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Are your relationships ‘On Purpose’?

By | David Klaasen | Helping You Create Clarity, Inspire Your People & Drive Performance | Retain your best people | Changing Management Mindsets and Behaviour | Practical Behaviour Analytics

Every relationship has a purpose but all too often it is unspoken, undefined and ambiguous. When things are going well we naturally assume that our purpose is aligned and there is a good mutual understanding. However, this allows many interpretations and both parties may have completely differing views and expectations of the relationship.

When a shift of personal priorities or external pressure begins to affect the relationship things can become fraught, especially if there is a lack of clarity about the fundamental purpose.

While it is fascinating to look into how this affects personal and intimate relationships, this blog focuses on relationships in a work context. However, I will invite you to reflect on all the relationships in your life as you read on!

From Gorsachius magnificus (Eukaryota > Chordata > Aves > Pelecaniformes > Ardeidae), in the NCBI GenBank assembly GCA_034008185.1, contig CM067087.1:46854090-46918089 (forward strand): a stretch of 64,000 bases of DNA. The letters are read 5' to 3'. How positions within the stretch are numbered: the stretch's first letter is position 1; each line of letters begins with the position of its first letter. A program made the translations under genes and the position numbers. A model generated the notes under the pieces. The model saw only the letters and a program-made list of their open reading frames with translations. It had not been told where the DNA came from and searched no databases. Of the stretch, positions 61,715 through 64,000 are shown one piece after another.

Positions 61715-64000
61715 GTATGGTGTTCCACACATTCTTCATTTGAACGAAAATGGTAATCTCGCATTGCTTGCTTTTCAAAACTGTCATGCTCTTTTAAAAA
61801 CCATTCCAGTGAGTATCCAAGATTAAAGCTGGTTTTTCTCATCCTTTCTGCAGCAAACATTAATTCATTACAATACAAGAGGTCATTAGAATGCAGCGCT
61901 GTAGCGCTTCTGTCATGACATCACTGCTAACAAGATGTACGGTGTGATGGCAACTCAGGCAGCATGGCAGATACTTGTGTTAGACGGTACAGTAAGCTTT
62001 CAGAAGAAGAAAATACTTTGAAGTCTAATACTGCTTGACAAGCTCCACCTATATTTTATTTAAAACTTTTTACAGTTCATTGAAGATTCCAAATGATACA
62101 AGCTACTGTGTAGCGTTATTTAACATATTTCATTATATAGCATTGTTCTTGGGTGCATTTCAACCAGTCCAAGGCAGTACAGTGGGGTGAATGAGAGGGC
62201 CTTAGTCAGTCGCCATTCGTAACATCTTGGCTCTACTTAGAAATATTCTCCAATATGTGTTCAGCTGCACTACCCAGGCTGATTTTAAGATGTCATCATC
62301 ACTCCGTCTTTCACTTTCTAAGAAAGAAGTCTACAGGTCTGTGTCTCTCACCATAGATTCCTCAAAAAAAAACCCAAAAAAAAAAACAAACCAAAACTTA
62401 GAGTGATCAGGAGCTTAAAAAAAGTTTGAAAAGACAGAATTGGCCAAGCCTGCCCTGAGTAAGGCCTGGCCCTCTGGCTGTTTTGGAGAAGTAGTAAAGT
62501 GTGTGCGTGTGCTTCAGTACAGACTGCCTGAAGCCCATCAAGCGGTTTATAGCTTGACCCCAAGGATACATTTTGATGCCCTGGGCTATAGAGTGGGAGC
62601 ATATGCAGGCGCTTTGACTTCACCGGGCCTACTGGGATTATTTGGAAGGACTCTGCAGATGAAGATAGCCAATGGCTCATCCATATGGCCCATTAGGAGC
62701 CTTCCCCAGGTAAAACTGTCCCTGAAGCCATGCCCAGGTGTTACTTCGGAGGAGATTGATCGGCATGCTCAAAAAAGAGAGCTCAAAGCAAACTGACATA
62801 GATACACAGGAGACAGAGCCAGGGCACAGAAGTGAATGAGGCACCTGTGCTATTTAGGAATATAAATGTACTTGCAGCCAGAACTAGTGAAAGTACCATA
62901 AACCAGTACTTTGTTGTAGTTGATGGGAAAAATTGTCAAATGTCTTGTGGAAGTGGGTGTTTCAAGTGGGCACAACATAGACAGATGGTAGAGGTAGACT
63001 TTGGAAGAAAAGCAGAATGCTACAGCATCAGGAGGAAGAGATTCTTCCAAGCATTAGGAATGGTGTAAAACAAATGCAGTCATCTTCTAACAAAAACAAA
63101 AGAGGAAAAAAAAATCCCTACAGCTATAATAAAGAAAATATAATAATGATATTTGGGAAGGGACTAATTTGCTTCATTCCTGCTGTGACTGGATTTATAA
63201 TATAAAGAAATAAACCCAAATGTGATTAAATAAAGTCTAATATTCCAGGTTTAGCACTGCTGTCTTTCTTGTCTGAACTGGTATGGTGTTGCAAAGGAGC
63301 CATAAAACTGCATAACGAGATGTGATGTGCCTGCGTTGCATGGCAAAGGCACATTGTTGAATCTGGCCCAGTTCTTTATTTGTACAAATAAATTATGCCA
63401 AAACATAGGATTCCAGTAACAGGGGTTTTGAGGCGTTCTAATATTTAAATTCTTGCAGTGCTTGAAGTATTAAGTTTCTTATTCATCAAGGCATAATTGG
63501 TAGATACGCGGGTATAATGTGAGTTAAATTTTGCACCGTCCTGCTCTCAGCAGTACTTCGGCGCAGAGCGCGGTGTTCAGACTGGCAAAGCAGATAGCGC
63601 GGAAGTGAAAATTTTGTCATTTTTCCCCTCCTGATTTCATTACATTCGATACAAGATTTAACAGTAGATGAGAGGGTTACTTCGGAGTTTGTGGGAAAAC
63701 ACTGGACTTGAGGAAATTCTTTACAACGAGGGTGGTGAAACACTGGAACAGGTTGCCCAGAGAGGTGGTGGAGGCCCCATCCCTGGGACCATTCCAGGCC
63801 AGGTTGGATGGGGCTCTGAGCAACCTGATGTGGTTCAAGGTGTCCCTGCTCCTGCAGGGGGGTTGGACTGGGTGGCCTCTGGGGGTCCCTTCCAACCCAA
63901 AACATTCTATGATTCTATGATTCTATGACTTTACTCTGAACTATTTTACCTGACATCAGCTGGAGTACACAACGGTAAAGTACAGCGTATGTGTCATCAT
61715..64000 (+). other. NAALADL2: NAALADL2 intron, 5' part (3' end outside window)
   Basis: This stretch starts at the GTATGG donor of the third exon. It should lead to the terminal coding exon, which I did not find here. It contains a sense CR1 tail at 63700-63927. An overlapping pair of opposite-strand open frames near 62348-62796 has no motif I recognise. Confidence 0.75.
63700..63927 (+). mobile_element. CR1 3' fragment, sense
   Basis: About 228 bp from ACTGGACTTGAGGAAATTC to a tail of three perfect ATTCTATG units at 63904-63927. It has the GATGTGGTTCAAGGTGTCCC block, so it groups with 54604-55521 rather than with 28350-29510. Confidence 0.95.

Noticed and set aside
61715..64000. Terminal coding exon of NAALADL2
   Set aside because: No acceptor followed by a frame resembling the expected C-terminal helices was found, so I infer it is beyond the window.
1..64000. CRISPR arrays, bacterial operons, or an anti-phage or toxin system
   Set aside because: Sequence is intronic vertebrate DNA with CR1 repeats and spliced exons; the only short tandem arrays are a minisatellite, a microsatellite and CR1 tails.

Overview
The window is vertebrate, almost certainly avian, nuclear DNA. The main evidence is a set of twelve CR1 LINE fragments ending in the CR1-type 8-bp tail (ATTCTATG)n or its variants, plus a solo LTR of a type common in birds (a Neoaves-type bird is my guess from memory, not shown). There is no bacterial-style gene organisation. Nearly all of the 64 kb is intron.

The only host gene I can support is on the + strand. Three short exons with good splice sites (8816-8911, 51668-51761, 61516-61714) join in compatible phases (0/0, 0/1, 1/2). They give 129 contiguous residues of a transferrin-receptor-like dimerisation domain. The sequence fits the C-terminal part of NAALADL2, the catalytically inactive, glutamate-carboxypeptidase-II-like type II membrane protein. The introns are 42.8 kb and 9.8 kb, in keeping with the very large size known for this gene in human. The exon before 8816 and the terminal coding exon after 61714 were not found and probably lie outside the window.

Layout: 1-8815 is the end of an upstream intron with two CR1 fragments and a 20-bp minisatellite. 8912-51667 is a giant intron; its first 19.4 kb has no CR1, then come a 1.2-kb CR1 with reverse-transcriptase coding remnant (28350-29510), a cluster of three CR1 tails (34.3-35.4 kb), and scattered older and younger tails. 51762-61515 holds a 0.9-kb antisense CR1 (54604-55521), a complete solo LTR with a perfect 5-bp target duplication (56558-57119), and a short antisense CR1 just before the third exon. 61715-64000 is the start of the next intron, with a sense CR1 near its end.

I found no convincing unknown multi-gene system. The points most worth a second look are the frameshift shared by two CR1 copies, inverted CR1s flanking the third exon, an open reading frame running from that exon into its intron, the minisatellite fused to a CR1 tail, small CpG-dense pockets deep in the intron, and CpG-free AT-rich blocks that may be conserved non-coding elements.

Over the many years that I have been coaching and advising clients, I have met a number of Directors who feel totally ‘betrayed’ when a senior manager decides to resign; did they have an unrealistic expectation that the manager was as ‘wedded’ to the long term success of business as they were? (As in ‘until death us do part’!)

I’ve also met Managers who believe that the purpose of their employer is to further their career and financial aspirations, and who then complain when they have to put in a few extra hours to fulfil the responsibilities that they do not enjoy, or do some learning out of normal hours.

Just fix our staff!

Back in the mid 1990’s when I was the Training and Development Manager at the Waldorf Hotel in London the managers thought the purpose of my relationship with them was to ‘fix’ their staff. If someone was underperforming, they would send them on one of my courses and then expect them to suddenly be 100% competent without considering the need to change their own management style or behaviour (which was often part of the problem).

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